Entering through the main gate you approach a large open courtyard and the first thing you encounter is a collection of small shops selling Buddhist regalia. You will also see the main wiharn with its multitiered roofs and spiers that was originally constructed in 1900, to your right, beyond the shops. ‘Kyaung Daga’ U Yo started the construction of the main wiharn with timber which was later changed to brick and plaster by his son-in-law U Maung Gyi. Skilled Burmese carpenters from the city of Mandalay in northern Burma were brought here especially and it was completed, in Burmese style, in 1901. The wiharn was unfortunately destroyed by fire on the night of 16th January 1992 but has now been restored, again using craftsmen brought from Burma, who tried to recreate the original from photographs. The new construction contains much information and many photographs and has wind chimes made of what looks like upturned porcelain bells that I have never encountered at a temple anywhere else. Even further to the right is a small stretch of running water that bubbles in honor of Patacara, an eminent contemporary female disciple of the Lord Buddha and a cool, quiet place to sit and meditate. Return to the central courtyard and opposite you will see the ‘Thein’ or Sema or Ubosote (Ordination Hall) where ordination services, rites and ceremonies are held. This was also constructed and completed in 1901. Its construction was supported by U San Ohn, a Mon from Moulmein, his Lampang Tai Yuan wife U Shwe O and other teak merchants. This hall was consecrated at the time by a chapter of ten senior monks invited from Burma. Next to the ordination hall is the golden stupa, that enshrines Buddha’s relics brought from Burma in 1906. This was constructed in Burmese and Mon (Peguen) style and was erected by Mr. Amarin Siriprayong (U San Lin) in 1948.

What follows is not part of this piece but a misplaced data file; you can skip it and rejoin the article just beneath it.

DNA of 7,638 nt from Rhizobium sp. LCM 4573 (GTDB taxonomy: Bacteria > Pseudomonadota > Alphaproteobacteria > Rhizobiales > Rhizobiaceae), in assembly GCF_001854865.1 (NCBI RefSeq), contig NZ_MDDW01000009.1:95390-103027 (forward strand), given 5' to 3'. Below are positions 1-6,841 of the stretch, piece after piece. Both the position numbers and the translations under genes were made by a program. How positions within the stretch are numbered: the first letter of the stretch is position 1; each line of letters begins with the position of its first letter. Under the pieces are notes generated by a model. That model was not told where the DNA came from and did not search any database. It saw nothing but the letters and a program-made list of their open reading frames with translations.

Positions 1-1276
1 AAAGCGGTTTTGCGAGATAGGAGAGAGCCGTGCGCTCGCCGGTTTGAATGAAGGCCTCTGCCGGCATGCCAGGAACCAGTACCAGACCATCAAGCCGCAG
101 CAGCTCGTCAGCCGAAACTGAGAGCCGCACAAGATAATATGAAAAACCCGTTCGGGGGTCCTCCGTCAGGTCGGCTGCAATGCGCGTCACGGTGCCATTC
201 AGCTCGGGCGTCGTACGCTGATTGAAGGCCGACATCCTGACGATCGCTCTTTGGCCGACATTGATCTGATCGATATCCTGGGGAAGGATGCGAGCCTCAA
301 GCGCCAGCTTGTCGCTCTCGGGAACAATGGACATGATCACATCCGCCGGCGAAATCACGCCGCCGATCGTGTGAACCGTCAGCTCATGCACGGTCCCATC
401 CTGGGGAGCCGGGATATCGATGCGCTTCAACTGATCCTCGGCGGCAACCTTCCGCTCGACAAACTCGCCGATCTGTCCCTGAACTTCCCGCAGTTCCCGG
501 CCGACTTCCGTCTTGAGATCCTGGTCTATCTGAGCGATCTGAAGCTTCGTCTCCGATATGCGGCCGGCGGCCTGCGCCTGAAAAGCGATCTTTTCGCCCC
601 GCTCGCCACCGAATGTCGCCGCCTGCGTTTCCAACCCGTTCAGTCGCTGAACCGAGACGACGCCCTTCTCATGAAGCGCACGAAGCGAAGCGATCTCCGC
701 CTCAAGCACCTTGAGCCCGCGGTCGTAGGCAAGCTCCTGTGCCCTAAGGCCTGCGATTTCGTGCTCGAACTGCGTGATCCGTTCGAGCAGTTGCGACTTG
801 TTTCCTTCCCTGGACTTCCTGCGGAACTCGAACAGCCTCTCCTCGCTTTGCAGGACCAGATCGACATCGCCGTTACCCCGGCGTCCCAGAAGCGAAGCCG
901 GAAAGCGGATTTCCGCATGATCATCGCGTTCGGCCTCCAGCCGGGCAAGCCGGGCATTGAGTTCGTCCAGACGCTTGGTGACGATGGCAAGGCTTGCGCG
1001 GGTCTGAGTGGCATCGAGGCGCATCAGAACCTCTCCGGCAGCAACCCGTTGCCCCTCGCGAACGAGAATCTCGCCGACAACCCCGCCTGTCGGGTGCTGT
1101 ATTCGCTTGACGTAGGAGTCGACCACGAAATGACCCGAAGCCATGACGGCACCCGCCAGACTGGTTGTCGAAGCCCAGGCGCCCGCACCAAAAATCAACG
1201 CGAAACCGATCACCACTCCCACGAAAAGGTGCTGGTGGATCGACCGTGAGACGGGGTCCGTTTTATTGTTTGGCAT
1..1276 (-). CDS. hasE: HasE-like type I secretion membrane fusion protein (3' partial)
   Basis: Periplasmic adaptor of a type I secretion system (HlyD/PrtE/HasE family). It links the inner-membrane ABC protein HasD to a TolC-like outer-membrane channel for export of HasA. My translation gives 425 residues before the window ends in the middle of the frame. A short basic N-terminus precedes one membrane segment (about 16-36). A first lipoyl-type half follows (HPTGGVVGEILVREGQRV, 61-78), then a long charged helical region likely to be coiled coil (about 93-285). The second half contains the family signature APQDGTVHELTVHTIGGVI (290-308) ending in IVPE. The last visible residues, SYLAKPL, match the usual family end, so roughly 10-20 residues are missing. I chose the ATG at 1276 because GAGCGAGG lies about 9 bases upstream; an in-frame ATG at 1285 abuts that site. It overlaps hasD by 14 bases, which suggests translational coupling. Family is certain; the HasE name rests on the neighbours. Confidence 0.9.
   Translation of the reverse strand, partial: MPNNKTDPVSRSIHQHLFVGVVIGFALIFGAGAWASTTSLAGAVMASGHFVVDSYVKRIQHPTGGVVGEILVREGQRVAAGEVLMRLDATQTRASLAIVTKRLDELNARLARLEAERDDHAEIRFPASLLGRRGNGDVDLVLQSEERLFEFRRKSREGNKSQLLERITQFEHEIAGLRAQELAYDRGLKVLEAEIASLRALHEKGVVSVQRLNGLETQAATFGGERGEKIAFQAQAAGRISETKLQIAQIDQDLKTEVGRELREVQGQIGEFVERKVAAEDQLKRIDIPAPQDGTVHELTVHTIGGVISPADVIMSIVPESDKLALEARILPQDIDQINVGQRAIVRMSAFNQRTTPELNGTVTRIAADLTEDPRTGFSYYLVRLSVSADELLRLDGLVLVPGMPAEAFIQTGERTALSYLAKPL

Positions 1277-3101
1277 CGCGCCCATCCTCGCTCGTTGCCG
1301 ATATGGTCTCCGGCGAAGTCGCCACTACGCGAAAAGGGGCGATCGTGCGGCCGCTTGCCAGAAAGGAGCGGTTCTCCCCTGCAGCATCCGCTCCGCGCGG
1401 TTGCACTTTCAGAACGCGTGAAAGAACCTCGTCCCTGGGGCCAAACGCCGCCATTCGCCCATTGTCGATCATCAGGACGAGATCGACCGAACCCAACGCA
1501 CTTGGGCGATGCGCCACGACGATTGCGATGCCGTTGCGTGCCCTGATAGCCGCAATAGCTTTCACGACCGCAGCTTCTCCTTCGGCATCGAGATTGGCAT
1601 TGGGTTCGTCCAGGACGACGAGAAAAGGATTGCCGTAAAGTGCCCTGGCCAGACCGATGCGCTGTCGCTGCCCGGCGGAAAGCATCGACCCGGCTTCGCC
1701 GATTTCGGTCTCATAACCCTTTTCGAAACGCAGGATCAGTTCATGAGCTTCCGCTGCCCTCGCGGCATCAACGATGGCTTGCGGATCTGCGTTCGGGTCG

The refectory house, or eating hall, at the far end of the central courtyard was built in 1950 and is an attractive wooden construction that has now been renovated to become Wat Sri Choom English Tutorial Class on the ground floor and the Chief Abbot Ministry Office on the upper floor.
In 2006, this temple was home to one Burmese and 18 Thai monks whereas in 2000 there were 29 Burmese and nine Thai and perhaps this reflects a change in its adoption over recent years. They still recite the Pali texts in central Thai and Burmese tones, however, and maintain Burmese monks to do the daily physical tasks and to retain the colors and sounds of a traditional Burmese temple.